Alar Karis, the Estonian president, opened the country’s new embassy building in Ottawa, the capital of Canada, on 22 November; Canada is home to one of the largest Estonian diaspora communities.
“Prestigious embassy buildings add dignity and glamour to a country, and with it the opportunity to feel like a full-fledged member of the international community,” Karis said at the opening of the embassy.
He added that a small country inevitably had to make “careful choices” about where to establish foreign embassies, but once the decision to establish an embassy is taken, it must ensure that the Estonian state “does not feel uneasy” about the working environment of its diplomats.
The Estonian embassy is housed in a building that was built in 1875 and is therefore protected as a historical monument. The building is located in one of the oldest historic districts of Ottawa, home to many embassies. In the immediate vicinity are embassies of Austria, Brazil, Croatia and Poland. The building was purchased by the Estonian foreign ministry in 2018 for €868,000 and renovated at a cost of €1.83 million.
Karis pointed out that the new embassy building will be opened in Ottawa at a time when the Canadian government has announced the opening of a full diplomatic mission in Tallinn. “This is a sign of the growing importance of Estonian-Canadian relations and will provide an opportunity to move forward much more effectively in many areas, whether it is cooperation in defence and security, energy, critical mineral resources, media freedom, or the Arctic and its indigenous peoples,” Karis said, according to the Estonian President’s Office.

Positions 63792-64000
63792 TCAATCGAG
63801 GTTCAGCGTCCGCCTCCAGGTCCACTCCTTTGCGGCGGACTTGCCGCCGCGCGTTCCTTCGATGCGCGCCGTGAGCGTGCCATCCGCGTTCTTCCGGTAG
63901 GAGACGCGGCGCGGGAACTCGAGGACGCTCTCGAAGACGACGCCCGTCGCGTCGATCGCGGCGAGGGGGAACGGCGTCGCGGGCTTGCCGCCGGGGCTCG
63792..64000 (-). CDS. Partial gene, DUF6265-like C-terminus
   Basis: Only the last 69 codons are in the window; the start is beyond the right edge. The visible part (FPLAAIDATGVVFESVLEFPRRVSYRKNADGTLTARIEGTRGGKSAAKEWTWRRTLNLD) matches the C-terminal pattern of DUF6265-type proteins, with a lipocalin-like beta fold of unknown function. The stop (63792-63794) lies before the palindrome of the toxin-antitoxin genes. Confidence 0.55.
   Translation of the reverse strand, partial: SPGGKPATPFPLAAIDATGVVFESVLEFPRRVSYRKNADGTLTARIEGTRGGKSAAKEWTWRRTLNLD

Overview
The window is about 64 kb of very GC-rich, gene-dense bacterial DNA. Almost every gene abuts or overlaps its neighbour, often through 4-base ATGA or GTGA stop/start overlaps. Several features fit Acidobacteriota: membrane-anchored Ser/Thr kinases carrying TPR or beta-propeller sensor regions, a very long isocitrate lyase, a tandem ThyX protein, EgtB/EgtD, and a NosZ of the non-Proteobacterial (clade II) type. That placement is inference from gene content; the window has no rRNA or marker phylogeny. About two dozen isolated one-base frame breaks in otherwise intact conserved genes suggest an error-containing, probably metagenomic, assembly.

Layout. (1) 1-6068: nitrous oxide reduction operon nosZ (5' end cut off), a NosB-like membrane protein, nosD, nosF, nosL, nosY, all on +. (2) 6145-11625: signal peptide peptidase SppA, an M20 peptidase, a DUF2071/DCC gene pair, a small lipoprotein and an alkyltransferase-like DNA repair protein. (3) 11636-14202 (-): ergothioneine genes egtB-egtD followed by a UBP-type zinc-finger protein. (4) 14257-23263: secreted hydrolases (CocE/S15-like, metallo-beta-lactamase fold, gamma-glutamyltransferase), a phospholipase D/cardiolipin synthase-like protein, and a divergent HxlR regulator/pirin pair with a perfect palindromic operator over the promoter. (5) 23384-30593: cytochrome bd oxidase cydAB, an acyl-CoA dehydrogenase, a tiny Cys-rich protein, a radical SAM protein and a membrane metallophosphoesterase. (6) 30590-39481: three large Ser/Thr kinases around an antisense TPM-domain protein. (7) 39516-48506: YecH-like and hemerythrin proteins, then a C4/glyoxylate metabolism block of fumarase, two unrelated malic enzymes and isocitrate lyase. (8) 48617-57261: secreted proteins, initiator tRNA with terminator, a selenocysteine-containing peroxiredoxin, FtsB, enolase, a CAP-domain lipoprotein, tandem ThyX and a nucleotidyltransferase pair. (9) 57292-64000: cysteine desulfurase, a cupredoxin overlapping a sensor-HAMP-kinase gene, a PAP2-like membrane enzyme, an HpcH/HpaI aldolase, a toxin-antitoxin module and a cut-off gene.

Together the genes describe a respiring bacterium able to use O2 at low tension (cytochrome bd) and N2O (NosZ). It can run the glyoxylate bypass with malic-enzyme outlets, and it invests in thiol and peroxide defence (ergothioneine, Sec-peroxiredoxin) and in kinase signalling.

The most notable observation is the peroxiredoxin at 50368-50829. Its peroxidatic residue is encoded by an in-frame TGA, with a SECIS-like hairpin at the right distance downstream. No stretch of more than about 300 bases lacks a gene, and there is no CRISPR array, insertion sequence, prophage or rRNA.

The trade between Estonia and Canada has grown by a third in the last five years. One of the biggest Canadian investors is Neo Performance Materials that owns a factory processing rare earth metals in Sillamäe in Estonia. The company is investing €100 million in a new factory making permanent magnets that will increase the production of such magnets in the European Union six-fold.
The Estonian president had also a meeting with the Canadian prime minister, Justin Trudeau, while in Ottawa. The president’s office said that Karis “expressed his respect and gratitude for Canada’s decisiveness and constancy in contributing to the security of the Baltic region”, which is home to the country’s largest military contingent outside of its own borders. Canada leads the NATO battle group in Latvia – an enforcement in the wake of the Russian annexation of Crimea in 2014.
Karis also thanked Canada for its support of Estonian refugees over the decades. “Canada has been a great source of inspiration for its hospitality,” he said. “It has set an example to us all, and it is part of the reason why we know that we must help those fleeing the war in Ukraine.”
The president also met with the representatives of the local Estonian community, who are currently working on an ambitious development project aiming to establish International Estonian Centre in Toronto.
The 2006 census estimated there were 23,930 people of Estonian origin in Canada. According to the Canadian Encyclopedia, “Canadians of Estonian origin are among the ethnic groups with the highest average educational levels and incomes. Estonians have contributed particularly to the development of amateur sports and, particularly in Toronto and Vancouver, to architecture and the construction industry.”